Europe Eyes Labor Reforms

Manila Bulletin, March 31, 2006 | Go to article overview

Europe Eyes Labor Reforms


Byline: ANGELA CHARLTON Associated Press

PARIS a" In much of Europe, the idea that a company can dismiss workers just because profits are sagging is unacceptable, an affront to longcherished values.

Yet economists say that even if the American model a" under which layoffs are common a" would never fly here, reforms to Europeas labor laws are crucial to the continentas economic health. Franceas battle between unions and the government over a new kind of job contract is just the loudest and latest sign that the European system is ailing.

The question of how to cure it is prompting soulsearching and underscoring divisions across the continent. At stake is Europeas vision of itself: Is it the worldas epicenter of progressive ideas or an economic heavyweight? Can it be both?

"Nobody has a magic recipe," said Marco Manacorda of the London School of Economics. "We need to ask hard questions."

The European Union has had little luck stepping into the fray.

One of the most divisive EU debates of late was over a services law that would have allowed companies to operate under the labor regulations of their home country while doing business in another EU country. It was struck down last month.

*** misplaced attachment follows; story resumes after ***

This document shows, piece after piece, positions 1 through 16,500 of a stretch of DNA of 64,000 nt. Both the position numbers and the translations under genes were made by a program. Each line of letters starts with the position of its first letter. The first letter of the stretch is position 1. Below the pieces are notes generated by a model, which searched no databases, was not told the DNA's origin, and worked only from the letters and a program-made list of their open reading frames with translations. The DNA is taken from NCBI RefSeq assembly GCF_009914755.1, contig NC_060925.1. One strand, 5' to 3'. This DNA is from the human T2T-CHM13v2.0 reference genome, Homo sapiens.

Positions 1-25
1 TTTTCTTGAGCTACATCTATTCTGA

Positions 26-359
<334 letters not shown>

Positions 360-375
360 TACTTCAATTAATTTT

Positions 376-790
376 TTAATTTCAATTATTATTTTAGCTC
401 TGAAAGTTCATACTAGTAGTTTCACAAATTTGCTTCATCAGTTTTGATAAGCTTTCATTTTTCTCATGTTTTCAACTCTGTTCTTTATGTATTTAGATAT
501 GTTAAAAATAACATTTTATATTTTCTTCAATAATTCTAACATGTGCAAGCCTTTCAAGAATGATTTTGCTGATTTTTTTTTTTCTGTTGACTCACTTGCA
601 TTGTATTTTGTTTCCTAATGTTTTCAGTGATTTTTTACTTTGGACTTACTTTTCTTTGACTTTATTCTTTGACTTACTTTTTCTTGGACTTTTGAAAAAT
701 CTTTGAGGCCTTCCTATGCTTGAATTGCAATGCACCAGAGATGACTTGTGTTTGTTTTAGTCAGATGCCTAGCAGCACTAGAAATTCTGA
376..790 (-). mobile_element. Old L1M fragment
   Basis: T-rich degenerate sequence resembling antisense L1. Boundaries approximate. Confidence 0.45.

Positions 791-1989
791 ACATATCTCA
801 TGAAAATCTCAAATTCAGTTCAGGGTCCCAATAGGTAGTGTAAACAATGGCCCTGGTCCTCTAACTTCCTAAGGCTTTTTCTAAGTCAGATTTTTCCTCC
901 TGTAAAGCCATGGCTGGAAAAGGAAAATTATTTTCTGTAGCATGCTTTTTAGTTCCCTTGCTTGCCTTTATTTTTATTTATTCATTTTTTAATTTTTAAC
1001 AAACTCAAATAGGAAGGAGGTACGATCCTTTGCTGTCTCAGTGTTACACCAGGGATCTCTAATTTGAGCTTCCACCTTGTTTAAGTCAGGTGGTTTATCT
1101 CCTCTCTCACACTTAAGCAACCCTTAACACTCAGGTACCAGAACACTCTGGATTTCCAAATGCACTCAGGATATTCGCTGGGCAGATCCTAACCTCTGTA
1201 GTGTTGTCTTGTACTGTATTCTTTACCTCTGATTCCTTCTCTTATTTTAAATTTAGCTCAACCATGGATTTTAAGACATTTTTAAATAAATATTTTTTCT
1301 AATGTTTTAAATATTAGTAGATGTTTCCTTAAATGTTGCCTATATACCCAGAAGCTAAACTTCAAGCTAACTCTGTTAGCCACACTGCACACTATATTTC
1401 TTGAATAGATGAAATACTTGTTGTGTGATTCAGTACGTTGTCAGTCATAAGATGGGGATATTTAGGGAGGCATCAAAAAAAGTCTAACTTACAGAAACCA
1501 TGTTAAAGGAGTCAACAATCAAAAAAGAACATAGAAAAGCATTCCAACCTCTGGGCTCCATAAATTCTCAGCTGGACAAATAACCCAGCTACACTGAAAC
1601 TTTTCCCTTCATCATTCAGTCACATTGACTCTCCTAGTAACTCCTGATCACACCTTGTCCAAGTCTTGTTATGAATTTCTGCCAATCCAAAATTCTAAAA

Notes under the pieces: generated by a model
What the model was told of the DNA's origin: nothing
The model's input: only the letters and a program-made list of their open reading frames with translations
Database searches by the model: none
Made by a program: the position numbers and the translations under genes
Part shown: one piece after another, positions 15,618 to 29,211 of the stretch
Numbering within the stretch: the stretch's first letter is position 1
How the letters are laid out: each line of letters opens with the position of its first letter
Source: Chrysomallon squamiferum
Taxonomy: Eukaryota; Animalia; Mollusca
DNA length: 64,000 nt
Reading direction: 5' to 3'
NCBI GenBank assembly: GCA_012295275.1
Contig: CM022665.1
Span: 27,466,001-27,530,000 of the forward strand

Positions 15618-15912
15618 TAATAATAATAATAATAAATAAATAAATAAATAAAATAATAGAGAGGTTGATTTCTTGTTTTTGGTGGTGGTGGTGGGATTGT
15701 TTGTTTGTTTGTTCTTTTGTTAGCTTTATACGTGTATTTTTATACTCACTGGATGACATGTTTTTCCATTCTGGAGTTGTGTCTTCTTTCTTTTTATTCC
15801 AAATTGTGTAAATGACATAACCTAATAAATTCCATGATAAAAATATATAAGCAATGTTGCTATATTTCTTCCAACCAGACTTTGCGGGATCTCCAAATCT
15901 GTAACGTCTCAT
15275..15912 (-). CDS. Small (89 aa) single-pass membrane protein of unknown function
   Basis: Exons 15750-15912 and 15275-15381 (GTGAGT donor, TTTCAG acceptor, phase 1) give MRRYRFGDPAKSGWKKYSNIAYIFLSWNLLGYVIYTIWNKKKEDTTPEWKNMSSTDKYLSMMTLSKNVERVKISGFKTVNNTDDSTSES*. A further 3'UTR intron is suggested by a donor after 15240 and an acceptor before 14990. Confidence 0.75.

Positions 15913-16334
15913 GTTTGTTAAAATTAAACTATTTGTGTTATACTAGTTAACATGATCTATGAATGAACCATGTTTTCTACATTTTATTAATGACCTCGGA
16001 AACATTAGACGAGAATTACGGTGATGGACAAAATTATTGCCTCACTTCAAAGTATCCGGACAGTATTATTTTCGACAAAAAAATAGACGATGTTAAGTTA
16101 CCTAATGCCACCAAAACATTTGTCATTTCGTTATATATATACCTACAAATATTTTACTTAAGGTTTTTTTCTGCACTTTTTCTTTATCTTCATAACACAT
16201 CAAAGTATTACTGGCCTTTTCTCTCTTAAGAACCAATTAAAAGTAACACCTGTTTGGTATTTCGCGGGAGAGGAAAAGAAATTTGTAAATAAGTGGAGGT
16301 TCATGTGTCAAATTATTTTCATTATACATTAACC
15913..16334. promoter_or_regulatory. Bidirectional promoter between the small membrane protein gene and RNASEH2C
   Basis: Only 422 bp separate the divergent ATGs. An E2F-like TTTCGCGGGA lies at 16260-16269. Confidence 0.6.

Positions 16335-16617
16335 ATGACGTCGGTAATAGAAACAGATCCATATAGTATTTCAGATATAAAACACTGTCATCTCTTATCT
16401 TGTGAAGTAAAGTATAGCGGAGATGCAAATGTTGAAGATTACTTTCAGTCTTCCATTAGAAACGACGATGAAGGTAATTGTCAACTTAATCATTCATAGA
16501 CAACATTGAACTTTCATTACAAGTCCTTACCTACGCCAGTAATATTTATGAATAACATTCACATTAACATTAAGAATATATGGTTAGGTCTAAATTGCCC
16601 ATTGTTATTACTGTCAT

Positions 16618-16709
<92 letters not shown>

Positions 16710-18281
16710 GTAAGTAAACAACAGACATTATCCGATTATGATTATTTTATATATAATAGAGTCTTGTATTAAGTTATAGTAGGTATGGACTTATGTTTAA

In the United States and Britain, young people often jump from job to job and most posts are ultimately temporary. To dismiss an employee, companies can often just say, "Youare fired."

In France, workers who land a coveted permanent contract can plan to stay at their jobs until retirement. To fire most employees, companies not only have to give at least three months notice, pay fines to the state and up to three years of severance pay _ they also have to convince a judge that the firing is justified, something they donat always manage to do.

The French government says these rules are crippling and at fault for persistent unemployment, and devised a law in January that eases them. The most prickly part of the law, the so-called first job contract, allows employers to fire workers under 26 without reason during the first two years on a job.

Unions and students were stunned, and are staging mass protests and strikes in a bid to bury the law. To them, job security is one of democracyas achievements, and infringing on it is seen as a step backward.

France shouldnat compare itself with booming economies like China, "where there is not much unemployment but the working conditions are not acceptable," said the head of the countryas main student organization, Bruno Juillard.

Meanwhile, many French workers and employers are seeking profits elsewhere. …

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